IMF published a report on anti-money laundering in Nordic and Baltic countries – supervision could be enhanced by increasing cross-border information exchangeAt the request of the Nordic and Baltic countries, the International Monetary Fund (IMF) has analysed threats and vulnerabilities stemming from money laundering and terrorist financing in their region. The IMF proposes development of the national risk assessment and the supervisors’ risk assessment primarily by enhancing the analysis of cross-border payments. Furthermore, various sources of information could be used more effectively than presently in the identification of countries involving a high risk of money laundering.
On 4 September 2023, the International Monetary Fund (IMF) published a report on the Nordic and Baltic countries discussing the analysis of financial flows, AML/CFT supervision and financial stability. The analysis covers eight countries: Denmark, Estonia, Finland, Iceland, Latvia, Lithuania, Norway, and Sweden.
The IMF analysed the sensitivity of supervisory tools to money-laundering risks and prepared recommendations to increase the effectiveness of these tools. In addition, the IMF explored the possibility to quantify the impact of money laundering shocks on financial stability. The request for analysis made by the Nordic and Baltic countries to the IMF was driven by the interconnectedness of financial systems in the region and particularly by the several cross-border banking networks and relations.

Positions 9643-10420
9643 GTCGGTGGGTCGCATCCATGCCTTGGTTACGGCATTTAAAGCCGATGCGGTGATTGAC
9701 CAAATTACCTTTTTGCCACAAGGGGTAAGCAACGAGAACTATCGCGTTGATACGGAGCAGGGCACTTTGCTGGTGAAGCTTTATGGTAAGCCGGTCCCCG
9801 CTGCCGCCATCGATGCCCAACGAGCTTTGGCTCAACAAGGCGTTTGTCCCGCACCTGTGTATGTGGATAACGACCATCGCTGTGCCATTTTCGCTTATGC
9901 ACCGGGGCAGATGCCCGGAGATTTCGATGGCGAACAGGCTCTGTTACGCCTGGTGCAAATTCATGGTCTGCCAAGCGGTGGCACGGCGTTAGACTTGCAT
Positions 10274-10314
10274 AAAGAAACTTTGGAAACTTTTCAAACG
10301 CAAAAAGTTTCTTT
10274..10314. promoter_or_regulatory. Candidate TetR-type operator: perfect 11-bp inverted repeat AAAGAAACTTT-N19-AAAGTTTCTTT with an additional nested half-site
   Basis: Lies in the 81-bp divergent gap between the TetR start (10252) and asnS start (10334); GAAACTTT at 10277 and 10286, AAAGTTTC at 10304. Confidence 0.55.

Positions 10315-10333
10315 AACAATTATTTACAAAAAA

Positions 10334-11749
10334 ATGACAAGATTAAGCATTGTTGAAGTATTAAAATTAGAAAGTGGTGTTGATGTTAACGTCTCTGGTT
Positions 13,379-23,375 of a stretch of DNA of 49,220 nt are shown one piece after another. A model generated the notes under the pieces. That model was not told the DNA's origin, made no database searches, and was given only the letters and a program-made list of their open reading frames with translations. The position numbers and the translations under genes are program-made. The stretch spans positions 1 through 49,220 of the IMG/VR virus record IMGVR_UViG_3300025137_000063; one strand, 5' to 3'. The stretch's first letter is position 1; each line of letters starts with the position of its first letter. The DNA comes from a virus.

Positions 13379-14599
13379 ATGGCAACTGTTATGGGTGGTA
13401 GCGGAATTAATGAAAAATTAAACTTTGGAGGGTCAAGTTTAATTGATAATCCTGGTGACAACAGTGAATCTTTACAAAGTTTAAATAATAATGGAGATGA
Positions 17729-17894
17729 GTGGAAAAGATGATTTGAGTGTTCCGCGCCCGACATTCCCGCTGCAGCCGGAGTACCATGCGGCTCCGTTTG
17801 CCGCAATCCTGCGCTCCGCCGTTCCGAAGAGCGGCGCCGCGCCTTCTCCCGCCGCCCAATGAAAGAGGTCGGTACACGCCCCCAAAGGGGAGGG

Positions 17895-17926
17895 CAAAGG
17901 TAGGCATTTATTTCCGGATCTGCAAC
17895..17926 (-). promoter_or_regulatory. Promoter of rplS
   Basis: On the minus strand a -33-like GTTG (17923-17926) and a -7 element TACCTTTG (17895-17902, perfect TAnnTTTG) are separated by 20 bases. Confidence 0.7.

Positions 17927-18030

In its report, the IMF notes that the countries should take efforts to strengthen the AML/CFT supervision framework further. The IMF recommends more effective monitoring of financial flows, including information exchange on structural changes in the national economy. Furthermore, the IMF recommends better identification of countries posing increased money-laundering risks. The report also urges authorities to bolster the collection of data and invest in data analytics, and to take coordinated supervisory actions for the highest risk banks.
Samu Kurri, Head of Department at the FIN-FSA, welcomes the adoption of these new procedures.
– At the FIN-FSA, we have made a lot of effort to identify ML/TF risks, but effective supervision is a continuous race against criminals. The monitoring of cross-border financial flows is an important area of development, since a significant proportion of money laundering is associated with international credit transfers, says Kurri.
According to Kurri, one of the significant proposals is the enhanced supervision of virtual currency providers by the Nordic and Baltic countries in unison.
– Virtual currency providers have been covered by our supervision since 2019. The sector has seen significant evolution since then. I expect cooperation with the neighbouring regions to bear fruit in this case, too, Samu Kurri concludes.
For further information, please contact Pekka Vasara, Head of Division.
Requests for interviews are coordinated by FIN-FSA Communications, tel. +358 9 183 5030 (weekdays 9:00–16:00).